But failing to get to grips with budgeting, insurance and tax could quickly turn what should be a wonderful adventure into a nightmare of poverty and debt.
Most first years won't have been responsible for their finances before and, with sudden access to a student loan and interest-free overdraft, the temptation to spend can be overwhelming.
Tracey Bleakley, chief executive of the Personal Finance Education Group, said: "Parents have a key role to play in helping their university-bound children learn how to manage their money as new students. The next few weeks may be their last chance to have 'the money talk' - we strongly encourage them to take it."
Students should ensure they apply for all the funding and benefits they are entitled to. Visit the websites of the Student Awards Agency for Scotland (saas.gov.uk) and the National Union of Students (nus.org.uk).
The simplest way to make student cash last is to draw up a weekly budget in advance, and stick to it.
Ms Bleakley advised: "Once you know how much you have coming in and what you will need to pay for, it is crucial to prioritise your expenditure. Make sure you can pay for high-priority items, such as accommodation, any utility bills, food and, of course, text books, before the non-essentials."
Using a budgeting app such as YourWealth.co.uk, which is available for phones and online, can make this easier. YourWealth.co.uk director Toby Hughes said: "Students can create a realistic budget, and quickly and easily see where they are spending their money and where they may need to make cutbacks."
Keep the bulk of the term's cash in a savings account and set up a monthly or weekly transfer into your current account. Withdraw a set amount on the same day every week, never carry more than a single day's money and don't supplement it by borrowing from friends.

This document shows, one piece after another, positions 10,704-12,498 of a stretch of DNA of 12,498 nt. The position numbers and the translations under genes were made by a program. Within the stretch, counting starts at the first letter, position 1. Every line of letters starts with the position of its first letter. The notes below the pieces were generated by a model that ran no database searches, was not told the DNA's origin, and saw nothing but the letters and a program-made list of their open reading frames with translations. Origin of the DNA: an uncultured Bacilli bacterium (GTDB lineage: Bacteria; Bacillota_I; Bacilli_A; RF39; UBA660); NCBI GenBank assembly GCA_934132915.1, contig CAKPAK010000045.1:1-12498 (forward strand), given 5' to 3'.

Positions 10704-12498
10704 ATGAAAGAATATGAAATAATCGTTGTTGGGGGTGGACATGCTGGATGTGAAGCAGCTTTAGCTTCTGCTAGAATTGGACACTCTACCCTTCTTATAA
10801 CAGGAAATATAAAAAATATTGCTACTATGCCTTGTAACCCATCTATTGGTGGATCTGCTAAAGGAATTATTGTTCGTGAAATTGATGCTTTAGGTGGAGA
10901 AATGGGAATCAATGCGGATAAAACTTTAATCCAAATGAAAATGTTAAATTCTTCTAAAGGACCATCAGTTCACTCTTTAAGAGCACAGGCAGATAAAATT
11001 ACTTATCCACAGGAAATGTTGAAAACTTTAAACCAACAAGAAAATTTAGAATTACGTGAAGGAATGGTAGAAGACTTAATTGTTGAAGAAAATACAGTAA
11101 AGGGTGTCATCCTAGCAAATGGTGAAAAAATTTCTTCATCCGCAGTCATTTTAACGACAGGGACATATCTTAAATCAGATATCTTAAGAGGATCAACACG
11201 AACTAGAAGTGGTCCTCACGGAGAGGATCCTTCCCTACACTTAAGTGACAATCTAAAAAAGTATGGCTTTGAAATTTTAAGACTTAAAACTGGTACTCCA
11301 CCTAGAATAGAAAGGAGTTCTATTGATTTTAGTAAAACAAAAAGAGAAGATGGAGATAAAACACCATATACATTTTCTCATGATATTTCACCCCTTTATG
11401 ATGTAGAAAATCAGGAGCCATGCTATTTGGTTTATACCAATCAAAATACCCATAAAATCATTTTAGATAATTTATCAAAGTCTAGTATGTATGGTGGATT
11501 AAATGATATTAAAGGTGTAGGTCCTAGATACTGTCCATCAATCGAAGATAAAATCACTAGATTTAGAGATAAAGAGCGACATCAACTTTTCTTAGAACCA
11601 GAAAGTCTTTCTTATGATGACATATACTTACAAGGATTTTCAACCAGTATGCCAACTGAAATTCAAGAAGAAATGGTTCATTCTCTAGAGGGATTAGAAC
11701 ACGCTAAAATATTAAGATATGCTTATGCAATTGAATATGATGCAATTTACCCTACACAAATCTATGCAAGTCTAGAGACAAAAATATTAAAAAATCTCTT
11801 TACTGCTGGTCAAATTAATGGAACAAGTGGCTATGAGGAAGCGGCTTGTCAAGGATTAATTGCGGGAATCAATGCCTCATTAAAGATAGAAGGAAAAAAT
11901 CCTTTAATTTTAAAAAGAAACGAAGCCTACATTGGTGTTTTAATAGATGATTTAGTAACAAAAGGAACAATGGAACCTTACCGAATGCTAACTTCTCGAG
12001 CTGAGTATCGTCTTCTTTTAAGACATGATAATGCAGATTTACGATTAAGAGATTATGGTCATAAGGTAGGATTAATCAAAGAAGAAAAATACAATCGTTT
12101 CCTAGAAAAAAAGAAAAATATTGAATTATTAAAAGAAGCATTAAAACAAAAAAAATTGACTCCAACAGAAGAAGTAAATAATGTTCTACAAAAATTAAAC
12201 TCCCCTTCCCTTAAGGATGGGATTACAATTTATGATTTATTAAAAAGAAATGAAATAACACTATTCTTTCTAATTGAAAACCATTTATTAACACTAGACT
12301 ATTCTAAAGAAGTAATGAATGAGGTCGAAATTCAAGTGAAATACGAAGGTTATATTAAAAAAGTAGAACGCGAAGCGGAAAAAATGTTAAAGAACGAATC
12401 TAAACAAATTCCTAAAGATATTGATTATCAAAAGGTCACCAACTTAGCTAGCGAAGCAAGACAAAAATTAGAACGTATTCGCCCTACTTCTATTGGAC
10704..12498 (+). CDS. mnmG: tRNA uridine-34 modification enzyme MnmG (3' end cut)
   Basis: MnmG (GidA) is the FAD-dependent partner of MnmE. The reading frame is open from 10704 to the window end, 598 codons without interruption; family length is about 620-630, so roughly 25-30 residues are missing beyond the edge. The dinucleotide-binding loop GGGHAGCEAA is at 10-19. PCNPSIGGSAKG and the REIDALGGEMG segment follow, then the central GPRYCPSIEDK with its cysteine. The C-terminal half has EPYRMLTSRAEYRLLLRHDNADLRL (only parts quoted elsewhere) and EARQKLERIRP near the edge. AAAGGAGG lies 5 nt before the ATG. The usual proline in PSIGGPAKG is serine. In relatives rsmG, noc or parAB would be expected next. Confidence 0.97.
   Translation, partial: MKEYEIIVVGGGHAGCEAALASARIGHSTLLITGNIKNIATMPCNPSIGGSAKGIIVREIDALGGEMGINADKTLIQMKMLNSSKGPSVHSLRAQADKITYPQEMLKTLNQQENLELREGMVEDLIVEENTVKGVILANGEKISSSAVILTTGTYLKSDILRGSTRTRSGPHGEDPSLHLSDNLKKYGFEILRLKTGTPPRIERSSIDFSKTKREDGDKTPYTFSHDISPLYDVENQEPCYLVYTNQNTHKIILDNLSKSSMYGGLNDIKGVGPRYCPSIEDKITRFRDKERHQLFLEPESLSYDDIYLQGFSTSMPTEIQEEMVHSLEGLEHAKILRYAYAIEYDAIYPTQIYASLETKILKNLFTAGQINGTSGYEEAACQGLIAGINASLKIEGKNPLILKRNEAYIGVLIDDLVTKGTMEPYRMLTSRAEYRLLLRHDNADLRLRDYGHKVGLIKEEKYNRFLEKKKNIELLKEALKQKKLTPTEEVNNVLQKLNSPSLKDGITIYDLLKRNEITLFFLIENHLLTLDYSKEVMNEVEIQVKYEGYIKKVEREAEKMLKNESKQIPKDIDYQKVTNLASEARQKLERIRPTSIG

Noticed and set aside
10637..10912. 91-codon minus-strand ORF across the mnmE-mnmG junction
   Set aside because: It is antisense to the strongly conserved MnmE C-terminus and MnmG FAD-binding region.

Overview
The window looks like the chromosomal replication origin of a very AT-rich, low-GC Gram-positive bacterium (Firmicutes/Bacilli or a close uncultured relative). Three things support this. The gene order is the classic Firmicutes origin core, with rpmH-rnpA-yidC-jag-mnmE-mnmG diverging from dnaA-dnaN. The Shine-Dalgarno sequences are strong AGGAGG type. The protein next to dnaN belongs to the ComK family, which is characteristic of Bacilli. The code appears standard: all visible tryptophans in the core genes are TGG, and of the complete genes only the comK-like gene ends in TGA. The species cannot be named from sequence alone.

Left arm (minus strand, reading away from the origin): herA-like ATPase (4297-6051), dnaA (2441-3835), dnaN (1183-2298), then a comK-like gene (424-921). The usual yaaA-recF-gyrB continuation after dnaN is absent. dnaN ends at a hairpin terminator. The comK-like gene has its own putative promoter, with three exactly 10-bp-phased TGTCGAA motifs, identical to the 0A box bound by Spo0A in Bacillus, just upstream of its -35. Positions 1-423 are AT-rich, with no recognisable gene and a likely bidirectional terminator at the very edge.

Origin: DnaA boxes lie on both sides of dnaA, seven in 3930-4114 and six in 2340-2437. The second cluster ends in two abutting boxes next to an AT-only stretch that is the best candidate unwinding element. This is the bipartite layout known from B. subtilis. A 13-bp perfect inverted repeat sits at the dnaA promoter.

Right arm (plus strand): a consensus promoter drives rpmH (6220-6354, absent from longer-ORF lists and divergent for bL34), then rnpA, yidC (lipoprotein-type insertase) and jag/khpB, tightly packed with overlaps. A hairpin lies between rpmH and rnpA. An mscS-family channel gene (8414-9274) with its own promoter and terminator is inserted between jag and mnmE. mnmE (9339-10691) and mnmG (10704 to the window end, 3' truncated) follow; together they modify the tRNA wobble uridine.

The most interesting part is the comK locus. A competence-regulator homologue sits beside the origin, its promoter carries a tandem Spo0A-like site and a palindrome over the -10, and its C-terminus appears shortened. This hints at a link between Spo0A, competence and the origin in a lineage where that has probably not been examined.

Get into the habit of comparing prices and taking advantage of offers and student discounts.
If you are self-catering, plan and shop for a week's meals at a time - home cooked food is cheaper than takeaways, ready meals or eating out. Shop at the end of the day, when markets and supermarkets often reduce prices, and bulk buy with friends to save more.
Where possible, borrow books from libraries or buy second-hand, and set strict spending limits for going out and other luxuries.
Don't dip into your overdraft until it is unavoidable - and bear in mind that all borrowing has to be paid back eventually. Never go over the agreed limit without permission, as paying penalty charges is like burning money.
Don't be tempted by offers of credit and store cards, and don't even consider taking out a payday loan: the interest rates are crippling.
Ms Bleakley added: "If you need help with managing your money or are worried you are getting into difficulty, don't hesitate to seek free advice. All universities have student money advisors."
Finding part-time work can help keep your head above water, and campuses often have a job shop or employment service specialising in student opportunities. But think about how you will combine working and studying, and make sure you are not charged more income tax than necessary.
It is also important to think about insurance. Aviva says the average student's possessions, including electronic gadgets, laptops and bikes, are worth £1725, and as many as a third could become victims of burglary or other theft.
Jonathan Cracknell, the insurer's underwriting manager, said: "Students are a high risk group when it comes to theft, and clearly safety and security are not the first things on their minds. But it's important to take simple precautions to protect their belongings."
The first step should be to read the small print of your parents' home contents policy, as this may provide student cover during term time. If this doesn't apply and you are going into college or university accommodation, check whether tenants receive automatic contents cover.
If this isn't sufficient or you are living off campus, take out a stand-alone student policy. Find a good deal is via price comparison websites, but don't just go for the cheapest without checking it gives all the cover you need.
Mr Cracknell added: "Very basic measures, like ensuring your student room or house is properly secured and not left open for anyone to wander in, will help reduce the chances of being a victim of crime. And don't flash expensive gadgets around when you are out and about."